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Bit Nippy Out!

It was a lovely start to the day, quite bright sunshine and very light. After what feels like months of dull grey days under leaden skies, a start like that really lifts the spirits. The only thing that stopped me rushing out was gleam of the frost over everything. That made the warm inside far to comfortable to leave until after lunch when the frost was finally gone.

I was the only one on the site when I arrived. That goes to show, not everyone is mad! I actually like the cold so long as I’m dressed appropriately. Judging by the long range weather forecast, I’d best find out my long sleeved vest and long johns.

I did a little more tidying up on plot 29, just folding up some netting neatly and picking up some canes etc.  The paths look a bit of a mess as the wood chippings have rotted down and so the weeds are growing.

I quite like wood chippings for paths because they do rot down. If I was to lay concrete paths and then change the layout or someone else take over the plot it would be an awful job to sort out. The rotted chippings just add organic matter to the soil if you dig them in.

Talking of digging, that’s what I started on. The large bed on plot 29 needs digging over this year. If you have a nice light soil, then you don’t need to dig it over every year, if at all. With a heavy soil like mine, it does need it most years.

I’m only (only!!) single digging, if I’d started as I should have done some 6 weeks ago then I’d have double dug this bed. You can see a change of colour in the soil at the bottom of the spit which tells me it really needs it.

A lot of people I see digging over go to some trouble to break up the clods as they turn them but really that defeats the purpose. I just turn them over and stack so the air can get in. This means the frost will do the work of breaking down and mixing up for me.

In the spring a quick run over with the rotovator will break everything up and I’ll get a nice smooth tilth. The other thing I need to do is lime. All this rain, November was the wettest month on record apparently, washes out a lot of lime. As well as making nutrients available to the plants, lime helps the soil particles flocculate. I love that word! All it means is that the tiny particles of clay will join up into larger particles. A sandy soil is actually made up of larger particles than a clay soil.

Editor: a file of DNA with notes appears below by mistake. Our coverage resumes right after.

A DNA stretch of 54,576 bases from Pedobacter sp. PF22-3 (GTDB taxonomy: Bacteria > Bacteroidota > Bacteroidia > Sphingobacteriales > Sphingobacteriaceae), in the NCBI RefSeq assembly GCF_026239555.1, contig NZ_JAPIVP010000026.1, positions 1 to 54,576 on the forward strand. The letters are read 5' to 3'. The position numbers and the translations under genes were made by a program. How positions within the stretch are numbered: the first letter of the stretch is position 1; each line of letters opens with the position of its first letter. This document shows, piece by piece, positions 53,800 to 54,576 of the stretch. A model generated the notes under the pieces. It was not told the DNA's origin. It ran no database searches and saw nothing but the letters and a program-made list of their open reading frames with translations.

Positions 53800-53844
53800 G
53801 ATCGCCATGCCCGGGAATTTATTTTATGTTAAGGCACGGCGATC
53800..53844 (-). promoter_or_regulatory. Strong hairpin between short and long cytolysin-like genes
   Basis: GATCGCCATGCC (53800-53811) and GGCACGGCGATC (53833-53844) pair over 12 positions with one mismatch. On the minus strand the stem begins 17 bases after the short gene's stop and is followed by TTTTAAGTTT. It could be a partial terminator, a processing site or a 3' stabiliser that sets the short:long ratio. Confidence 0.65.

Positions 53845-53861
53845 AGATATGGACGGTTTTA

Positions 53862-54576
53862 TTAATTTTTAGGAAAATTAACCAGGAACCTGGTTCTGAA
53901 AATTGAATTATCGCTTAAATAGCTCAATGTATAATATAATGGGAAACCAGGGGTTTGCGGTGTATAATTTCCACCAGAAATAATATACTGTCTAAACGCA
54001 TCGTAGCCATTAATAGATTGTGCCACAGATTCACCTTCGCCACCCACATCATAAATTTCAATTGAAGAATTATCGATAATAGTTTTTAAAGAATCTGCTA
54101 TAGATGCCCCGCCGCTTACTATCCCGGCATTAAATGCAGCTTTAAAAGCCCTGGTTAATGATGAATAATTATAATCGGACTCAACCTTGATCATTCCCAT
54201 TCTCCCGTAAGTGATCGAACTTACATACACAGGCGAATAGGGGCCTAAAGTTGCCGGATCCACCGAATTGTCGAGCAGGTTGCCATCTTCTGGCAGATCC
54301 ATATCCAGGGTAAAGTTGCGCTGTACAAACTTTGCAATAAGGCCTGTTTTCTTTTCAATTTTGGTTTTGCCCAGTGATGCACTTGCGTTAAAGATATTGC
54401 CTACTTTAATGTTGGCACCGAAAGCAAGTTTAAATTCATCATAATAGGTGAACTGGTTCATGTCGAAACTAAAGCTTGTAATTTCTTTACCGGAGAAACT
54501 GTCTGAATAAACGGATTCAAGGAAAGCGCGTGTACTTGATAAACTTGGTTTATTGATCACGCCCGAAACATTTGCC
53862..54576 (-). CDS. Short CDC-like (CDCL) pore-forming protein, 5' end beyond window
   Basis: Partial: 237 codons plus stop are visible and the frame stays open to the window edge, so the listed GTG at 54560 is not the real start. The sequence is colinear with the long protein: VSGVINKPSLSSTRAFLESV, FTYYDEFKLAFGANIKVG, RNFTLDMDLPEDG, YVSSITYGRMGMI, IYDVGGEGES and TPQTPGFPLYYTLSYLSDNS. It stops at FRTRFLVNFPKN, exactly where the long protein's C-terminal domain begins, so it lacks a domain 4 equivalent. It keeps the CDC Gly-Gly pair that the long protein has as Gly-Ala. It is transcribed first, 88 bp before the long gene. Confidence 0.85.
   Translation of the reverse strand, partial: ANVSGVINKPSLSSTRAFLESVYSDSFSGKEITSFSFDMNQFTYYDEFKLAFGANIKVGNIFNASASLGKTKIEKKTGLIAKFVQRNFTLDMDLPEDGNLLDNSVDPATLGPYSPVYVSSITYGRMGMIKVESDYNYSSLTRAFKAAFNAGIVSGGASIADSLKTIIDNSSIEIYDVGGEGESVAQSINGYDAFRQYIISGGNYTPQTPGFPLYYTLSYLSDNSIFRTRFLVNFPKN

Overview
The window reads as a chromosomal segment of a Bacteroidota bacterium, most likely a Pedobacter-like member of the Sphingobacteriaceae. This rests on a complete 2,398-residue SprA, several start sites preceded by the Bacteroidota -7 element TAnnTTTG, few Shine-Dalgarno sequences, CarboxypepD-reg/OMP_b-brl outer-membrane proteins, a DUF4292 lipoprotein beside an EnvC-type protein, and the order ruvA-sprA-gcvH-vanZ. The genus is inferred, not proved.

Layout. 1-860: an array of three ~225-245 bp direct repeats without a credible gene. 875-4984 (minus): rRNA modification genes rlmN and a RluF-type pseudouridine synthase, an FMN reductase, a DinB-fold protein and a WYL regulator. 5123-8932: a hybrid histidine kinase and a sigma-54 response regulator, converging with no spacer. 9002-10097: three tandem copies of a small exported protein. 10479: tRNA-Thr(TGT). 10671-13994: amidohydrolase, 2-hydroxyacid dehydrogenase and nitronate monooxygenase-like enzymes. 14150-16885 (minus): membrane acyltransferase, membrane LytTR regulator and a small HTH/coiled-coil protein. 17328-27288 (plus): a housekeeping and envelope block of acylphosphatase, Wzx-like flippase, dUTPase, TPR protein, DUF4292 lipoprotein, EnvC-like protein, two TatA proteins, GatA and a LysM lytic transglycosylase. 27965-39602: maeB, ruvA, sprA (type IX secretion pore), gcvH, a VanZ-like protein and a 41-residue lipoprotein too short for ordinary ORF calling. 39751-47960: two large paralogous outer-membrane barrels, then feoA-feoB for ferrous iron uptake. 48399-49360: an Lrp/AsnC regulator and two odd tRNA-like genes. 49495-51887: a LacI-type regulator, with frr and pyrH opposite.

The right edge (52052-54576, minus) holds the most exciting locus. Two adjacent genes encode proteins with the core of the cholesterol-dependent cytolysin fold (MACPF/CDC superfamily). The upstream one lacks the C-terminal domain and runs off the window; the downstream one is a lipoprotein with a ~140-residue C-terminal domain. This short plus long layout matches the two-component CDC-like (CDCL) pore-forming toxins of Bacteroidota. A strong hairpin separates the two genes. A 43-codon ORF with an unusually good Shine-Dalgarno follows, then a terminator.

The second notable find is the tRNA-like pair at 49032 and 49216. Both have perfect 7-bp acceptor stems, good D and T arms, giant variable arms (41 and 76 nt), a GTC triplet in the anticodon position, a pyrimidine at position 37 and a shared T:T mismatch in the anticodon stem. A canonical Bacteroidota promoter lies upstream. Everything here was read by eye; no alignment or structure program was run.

Got a good start made, but the soil is still pretty heavy with water. That makes it much harder work than when it is dryer. I’d finished a strip when Gianni turned up on the next plot to collect some leeks.

We had a brief chat and I sat on his bench which was a mistake. Once seated the body did not want to return to work mode. Looking at the red glow of the setting sun behind the leafless trees that border the site, I agreed with it.

Popped the spade into the shed, scraped my boots and left with Gianni. By this time it was going dark fast. We’re nearly at the shortest day now, the winter solstice, In just 9 days the days will be getting longer again, although it’s not really noticeable for a couple of months.

Posted in Allotment Garden Diary
One comment on “Bit Nippy Out!
  1. Graham Slater says:

    I also think wood chippings look very good for paths as well as being very practical and ecological.The problem comes when they rot down and start getting weedy, then you can spend as much time weeding the paths as you do the beds – not funny. My solution is to lay permeable ground cover, it looks a bit stark at first but somehow mellows to the eye after a while and is extremely practical. Mind you people do tend to raise an eyebrow when they catch you using a dustpan and brush to keep it soil free. Nothing’s perfect!

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